The iBasso IT01 has more bass impact and rumble, which makes the overall presentation more dynamic. The Magaosi K3Pro 2.0 on the other hand has the slightly better extension, while the speed of both IEM's is nearly identical maybe a touch faster with the IT01.

    The soundstage of the Magaosi K3Pro 2.0 is slightly deeper then those of the iBasso IT01 while both are nearly identical for wideness.


    I can easily say that the Magaosi K3Pro 2.0 is a real bang for the buck. It has a good sound, a solid metal housing (no plastic used) and lots of accessories, which makes it to one of the best options in this price category.

    Pros and Cons:

    • + High price to performance ratio
    • + Good detail and clarity
    • + Nice and solid metal housing
    • + Many cables (great to see a free Bluetooth cable)
    • - No backup for the small sound filters
    • - Missing of some dynamism of the sound
    • - Only two pairs of silicone eartips, but lots of foam tips

    This review was originally posted on "Moonstar Reviews" :


    1. 20180513_161630.jpg
    2. K3PRO 3-700x700.JPG
  2. ryanjsoo
    Magaosi K3 Pro Review – Idealist
    Written by ryanjsoo
    Published Jun 10, 2017
    Pros - Great fit, Removable cable, Great clarity and detail, Great treble extension and air, Wide soundstage
    Cons - Uneven treble, Some bass definition issues, Noise isolation, Intimate soundstage depth
    Introduction –

    If you’re a Head-fi frequent, you’ve probably observed the buzz surrounding these earphones. If not, the K3 Pro should still make your shortlist as perhaps one of the most impressive sub $100 earphones on the market. With a gorgeous full-metal construction augmented with a removable cable, the K3 Pro’s make a strong first impression from audio newcomer Magaosi. And behind that lavish facade beats a comprehensive triple hybrid driver setup complete with two proprietary balanced armature drivers mated to a graphene dynamic. And while competition is as fierce as ever, the K3 Pro immediately stands out both internally and externally. Let’s see if the K3 Pro can live up to the hype and realise the promises of their advance internal acoustics.

    Disclaimer –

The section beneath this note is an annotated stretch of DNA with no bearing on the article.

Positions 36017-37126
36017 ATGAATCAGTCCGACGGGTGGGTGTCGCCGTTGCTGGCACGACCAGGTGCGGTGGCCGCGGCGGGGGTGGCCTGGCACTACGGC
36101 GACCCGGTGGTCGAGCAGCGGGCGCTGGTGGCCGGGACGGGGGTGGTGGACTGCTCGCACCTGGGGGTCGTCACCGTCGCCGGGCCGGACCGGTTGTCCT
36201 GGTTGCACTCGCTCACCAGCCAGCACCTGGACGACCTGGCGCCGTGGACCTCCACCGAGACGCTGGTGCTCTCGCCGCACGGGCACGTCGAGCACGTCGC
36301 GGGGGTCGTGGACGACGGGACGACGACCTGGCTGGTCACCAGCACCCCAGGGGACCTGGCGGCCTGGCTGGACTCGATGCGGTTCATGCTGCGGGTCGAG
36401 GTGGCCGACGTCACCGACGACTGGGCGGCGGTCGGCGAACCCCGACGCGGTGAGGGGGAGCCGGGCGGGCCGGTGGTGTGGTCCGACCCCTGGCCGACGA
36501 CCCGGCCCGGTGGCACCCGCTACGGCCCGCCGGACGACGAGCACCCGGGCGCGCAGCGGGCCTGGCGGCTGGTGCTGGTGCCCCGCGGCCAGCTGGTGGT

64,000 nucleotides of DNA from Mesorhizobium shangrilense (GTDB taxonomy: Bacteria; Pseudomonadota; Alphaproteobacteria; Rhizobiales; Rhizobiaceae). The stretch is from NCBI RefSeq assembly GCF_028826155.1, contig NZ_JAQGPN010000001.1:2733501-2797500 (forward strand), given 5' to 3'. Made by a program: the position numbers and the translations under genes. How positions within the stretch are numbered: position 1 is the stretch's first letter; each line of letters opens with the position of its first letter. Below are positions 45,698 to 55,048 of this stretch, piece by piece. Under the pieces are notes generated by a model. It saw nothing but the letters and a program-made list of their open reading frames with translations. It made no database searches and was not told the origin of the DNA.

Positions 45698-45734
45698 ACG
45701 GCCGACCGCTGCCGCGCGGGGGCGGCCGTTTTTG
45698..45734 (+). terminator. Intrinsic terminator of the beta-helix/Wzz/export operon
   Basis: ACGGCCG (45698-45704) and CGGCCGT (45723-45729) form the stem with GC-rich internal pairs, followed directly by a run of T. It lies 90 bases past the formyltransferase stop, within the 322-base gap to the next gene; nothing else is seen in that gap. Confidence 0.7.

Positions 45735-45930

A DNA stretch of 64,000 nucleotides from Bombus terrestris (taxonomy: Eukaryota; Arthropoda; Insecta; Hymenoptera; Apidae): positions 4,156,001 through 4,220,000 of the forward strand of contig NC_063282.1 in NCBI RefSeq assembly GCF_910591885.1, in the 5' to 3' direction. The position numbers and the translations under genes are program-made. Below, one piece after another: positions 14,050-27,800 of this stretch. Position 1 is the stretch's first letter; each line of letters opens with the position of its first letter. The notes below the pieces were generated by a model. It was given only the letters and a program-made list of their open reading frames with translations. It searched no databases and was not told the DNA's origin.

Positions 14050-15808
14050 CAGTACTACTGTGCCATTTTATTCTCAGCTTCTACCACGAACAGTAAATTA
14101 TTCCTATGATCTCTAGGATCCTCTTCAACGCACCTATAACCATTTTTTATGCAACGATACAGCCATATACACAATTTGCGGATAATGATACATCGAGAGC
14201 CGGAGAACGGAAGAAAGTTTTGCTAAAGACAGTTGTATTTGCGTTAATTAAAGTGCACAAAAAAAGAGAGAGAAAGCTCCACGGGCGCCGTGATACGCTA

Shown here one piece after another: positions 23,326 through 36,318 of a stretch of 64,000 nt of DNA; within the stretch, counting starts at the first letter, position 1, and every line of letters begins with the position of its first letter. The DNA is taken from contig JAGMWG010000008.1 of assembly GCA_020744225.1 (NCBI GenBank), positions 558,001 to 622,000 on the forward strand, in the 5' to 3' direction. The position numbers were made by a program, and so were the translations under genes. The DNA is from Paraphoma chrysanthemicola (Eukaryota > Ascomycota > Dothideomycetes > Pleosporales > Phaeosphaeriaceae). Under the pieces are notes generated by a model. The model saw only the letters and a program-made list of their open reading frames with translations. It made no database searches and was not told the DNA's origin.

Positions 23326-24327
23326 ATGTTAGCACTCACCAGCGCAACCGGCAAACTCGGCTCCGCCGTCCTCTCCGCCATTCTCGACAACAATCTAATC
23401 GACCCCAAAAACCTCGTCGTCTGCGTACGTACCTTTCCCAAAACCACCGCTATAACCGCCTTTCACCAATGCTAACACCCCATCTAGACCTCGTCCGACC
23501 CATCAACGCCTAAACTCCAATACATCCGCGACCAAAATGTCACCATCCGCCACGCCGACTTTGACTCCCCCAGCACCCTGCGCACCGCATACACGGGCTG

I would like to thank Chi Kong Hui from Penonaudio very much for providing me with the K3 Pro for the purpose of review. There is no monetary incentive for a positive article nor do I allow any manufacturers or resellers to edit my writing. Despite receiving the earphones free of cost, I will attempt to be as objective as possible in my evaluation.

    Accessories –

    The packaging of the K3 Pro is quite refined and well-presenting though the print quality and renders don’t flatter the buyer like the Oriveti Basic for instance. Of note, the packaging still states K3 even for the updated K3 Pro model.


    Sliding off the top cover reveals a very nice textured box with metallic embossing denoting the Magaosi brand and model number, again with absence of the updated pro moniker. Inside, the earphones are showcased within foam with a section underneath containing the carrying case.


    The case is very large though excessive padding means internal space is surprisingly limited. It’s another well-presenting but impractical offering that really offers minimal benefit in daily use.


    The case contains the two MMCX cables, one with a remote/mic for smartphone usage and one pure audio cable of higher quality. In addition, Magaosi include 2 pairs of silicone tips in addition to 3 pairs of elongated foams that provide improved isolation for travel. The K3 Pro also has an interesting filter system that provides some basic tune-ability. Two filters are included from factory, a transparent filter and a filter that attenuates high frequencies. It’s definitely one of the best-implemented solutions I have come across, they simply screw into place, locking into place via a small rubber o-ring.

    Design –

    The K3 Pro is a stunning earphone, especially considering its more modest asking price. Among earphones from TFZ, Simgot and more household brands like Shure and Westone, the K3 Pro is undoubtedly one of my favourites. The all-aluminium construction is impeccably finished, ergonomically styled and feels nothing but rigid in the hand. The K3 Pro’s are available in two colours, silver and grey as pictured in this review. Both are striking though the grey model is arguably more distinct. A few users have mentioned QC issues though I did not notice anything like that, rather, the K3 Pro has one of the nicest constructions I’ve seen around this price.